Title: Dark Lord of Derkholm
Author: Diana Wynne Jones
Publisher: Greenwillow Books
# of Pages: 517
Favorite Quote: No living creature has the right to claim wisdom. There is always more to find out.
Derk is a kind, unassuming wizard who just wants to enjoy life with his wife, two human children, three griffin children, sarcastic geese, friendly cows, flying pigs and horses, and carnivorous sheep. This idyllic (and sometimes chaotic) existence is rudely interrupted when he and his son, Blade, are chosen by the Oracles to be the Dark Lord and a Wizard Guide, respectively, for the upcoming tourist season. You see, for forty years, Derk's world has been devastated by Pilgrim Parties organized by a Mr. Chesney from an alternate universe. Pilgrim Parties are comprised of tourists from Chesney's world who want a fantastical adventure (who wouldn't?) and so pay Chesney a great deal of money to organize excursions of several weeks long in which they encounter elves, dwarfs, demons, dragons, pillaged cities, a war of Good against Evil, and a Dark Lord.
The only problem? Well, Derk's world is magical, yes, but nothing at all like we imagine in our fantasies. And so every year, the citizens must go to a lot of trouble making their cities look besieged, their people starve, turning their happy homes into Citadels of Doom, fighting battles, burning good farmland, and generally being put to a lot of inconvenience. And frankly, they're all tired of it. The story revolves around Derk's family's efforts to meet the impossible expectations of these Pilgrim Parties as everything falls apart around them, while also finding ways to end the tours once and for all so that their lives can return to normal.
Wow, there is a lot going on in this story! The cast of characters is massive, and there are so many plot details that show up, disappear, and then come back to be explained (in sometimes very random ways) at the end of the story. Diana Wynne Jones does this a lot in her novels- introduces random occurrences and developments, and then explains them all away at the end. It's a bit annoying, in my opinion, as she doesn't really develop the possibilities of those (many, many) plots- she just introduces them and then explains them away. I think that happens a lot in this book, more than in the others by her that I've read. But that's because this book really tackles a whole lot. Honestly, in the hands of other fantasy authors, it might have been a trilogy or more. Here, she packs it quite neatly into one volume.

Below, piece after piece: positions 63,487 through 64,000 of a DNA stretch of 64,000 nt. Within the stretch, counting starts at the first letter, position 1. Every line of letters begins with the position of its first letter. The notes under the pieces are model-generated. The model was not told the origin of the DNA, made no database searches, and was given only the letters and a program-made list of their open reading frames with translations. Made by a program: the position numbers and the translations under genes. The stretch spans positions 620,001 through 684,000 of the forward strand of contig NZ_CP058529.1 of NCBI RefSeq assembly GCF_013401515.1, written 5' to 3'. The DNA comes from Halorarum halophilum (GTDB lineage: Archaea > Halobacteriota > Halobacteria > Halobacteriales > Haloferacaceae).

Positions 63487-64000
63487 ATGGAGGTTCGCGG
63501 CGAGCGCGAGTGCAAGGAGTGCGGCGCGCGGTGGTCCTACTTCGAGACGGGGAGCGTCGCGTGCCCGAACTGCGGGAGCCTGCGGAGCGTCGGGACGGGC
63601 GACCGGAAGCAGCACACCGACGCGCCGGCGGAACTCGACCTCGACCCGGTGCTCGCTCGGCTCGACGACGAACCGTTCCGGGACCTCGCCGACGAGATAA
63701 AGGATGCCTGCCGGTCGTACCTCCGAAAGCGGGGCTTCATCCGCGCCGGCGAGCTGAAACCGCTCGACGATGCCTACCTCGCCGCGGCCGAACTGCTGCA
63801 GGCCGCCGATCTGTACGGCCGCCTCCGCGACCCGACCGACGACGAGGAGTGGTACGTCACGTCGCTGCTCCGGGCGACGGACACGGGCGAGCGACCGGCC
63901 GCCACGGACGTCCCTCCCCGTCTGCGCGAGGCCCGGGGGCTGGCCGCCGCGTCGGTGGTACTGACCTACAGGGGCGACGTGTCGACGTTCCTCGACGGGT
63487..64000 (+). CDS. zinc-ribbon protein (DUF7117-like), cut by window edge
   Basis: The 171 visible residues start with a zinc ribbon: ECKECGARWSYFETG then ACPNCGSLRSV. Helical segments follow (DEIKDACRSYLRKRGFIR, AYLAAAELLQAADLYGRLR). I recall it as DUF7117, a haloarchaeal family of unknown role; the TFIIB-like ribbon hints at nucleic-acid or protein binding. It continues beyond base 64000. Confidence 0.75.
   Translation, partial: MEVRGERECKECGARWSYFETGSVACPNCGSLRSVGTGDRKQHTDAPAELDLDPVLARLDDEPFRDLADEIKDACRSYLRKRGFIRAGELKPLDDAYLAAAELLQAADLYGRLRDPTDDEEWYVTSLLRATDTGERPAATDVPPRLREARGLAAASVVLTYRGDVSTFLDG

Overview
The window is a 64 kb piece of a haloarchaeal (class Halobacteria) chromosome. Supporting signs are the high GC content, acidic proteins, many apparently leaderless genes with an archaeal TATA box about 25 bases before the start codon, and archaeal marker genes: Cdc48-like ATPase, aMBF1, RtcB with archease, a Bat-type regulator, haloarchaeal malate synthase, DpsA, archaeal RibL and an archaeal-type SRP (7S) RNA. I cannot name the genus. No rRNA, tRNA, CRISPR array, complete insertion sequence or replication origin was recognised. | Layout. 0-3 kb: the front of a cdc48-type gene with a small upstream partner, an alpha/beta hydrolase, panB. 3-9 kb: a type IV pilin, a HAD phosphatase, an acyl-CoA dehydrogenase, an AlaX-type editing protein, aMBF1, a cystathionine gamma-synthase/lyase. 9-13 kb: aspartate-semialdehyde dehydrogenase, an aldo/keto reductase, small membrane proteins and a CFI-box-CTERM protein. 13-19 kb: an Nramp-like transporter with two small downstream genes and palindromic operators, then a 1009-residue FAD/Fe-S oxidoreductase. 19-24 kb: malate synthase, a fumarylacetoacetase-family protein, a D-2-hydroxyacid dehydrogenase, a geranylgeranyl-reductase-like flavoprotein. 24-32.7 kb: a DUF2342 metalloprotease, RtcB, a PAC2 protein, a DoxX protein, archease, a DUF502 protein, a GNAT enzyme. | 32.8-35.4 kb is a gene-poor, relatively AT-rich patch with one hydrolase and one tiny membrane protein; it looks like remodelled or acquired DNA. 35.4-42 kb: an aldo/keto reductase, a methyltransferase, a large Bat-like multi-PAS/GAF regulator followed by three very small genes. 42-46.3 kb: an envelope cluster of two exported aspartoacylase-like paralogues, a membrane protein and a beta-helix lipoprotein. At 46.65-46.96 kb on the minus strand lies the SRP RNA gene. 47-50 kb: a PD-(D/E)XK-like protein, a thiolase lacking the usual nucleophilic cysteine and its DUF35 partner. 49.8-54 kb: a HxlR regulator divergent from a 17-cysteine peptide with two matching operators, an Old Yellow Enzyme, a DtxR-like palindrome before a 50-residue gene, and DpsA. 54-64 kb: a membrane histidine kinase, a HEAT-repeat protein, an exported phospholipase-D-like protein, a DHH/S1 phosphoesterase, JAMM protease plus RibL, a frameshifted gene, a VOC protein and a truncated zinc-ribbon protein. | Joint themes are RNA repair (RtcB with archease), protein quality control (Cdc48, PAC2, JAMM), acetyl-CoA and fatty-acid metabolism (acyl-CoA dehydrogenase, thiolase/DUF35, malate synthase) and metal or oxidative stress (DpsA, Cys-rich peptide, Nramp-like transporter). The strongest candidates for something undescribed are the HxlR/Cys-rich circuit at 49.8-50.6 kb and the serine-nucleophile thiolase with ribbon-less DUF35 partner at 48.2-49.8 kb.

I enjoyed the book a lot- the main characters were interesting and fun, and the plot moved along at a spanking pace. But I think there was just so much going on that I got overwhelmed. Jones does a really good job of giving her characters distinct personalities, but since there are so many of them, quite a few that seem very interesting don't get much of a chance to shine. Even Derk doesn't get as much plot time as you would expect from a title character. But Blade, his son, is a likable character, and his opinions on other characters in the book are spot-on. I also liked all the griffins, but I didn't think that they were as fleshed-out as they could have been, as characters. I think it might have been easier if Wynne Jones hadn't made Derk's family so large. Then she could have more fully developed the characters we encountered.
Also, there is just so much going on, plot-wise, that some sections seemed very rushed or hastily put together. There was one aspect of the plot, about a particular character's alcohol addiction, that was kind of random. And the alcohol addiction supposedly explained another plotline (one of those explained at the very end of the story), but it was quite haphazard to me and didn't ring true.
That said, it's a really tongue-in-cheek look at the fantasy genre and what we expect from it. Sort of a Hitchhiker's Guide to the Galaxy for epic fantasy. It's witty and funny, and the story has a lot of heart. I think Jones dreamed big for this novel, and then tried very hard to get every idea she had for the story crammed in here. And let's be honest- I am a bit biased when it comes to Diana Wynne Jones. I tend to give her the benefit of the doubt. Any author who can think up a story that involves carnivorous sheep is a winner to me.